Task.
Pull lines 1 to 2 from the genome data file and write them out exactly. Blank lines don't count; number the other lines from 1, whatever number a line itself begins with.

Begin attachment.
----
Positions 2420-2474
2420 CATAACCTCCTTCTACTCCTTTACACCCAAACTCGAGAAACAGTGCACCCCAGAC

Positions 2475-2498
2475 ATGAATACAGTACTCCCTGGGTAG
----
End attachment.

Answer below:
Positions 2420-2474
2420 CATAACCTCCTTCTACTCCTTTACACCCAAACTCGAGAAACAGTGCACCCCAGAC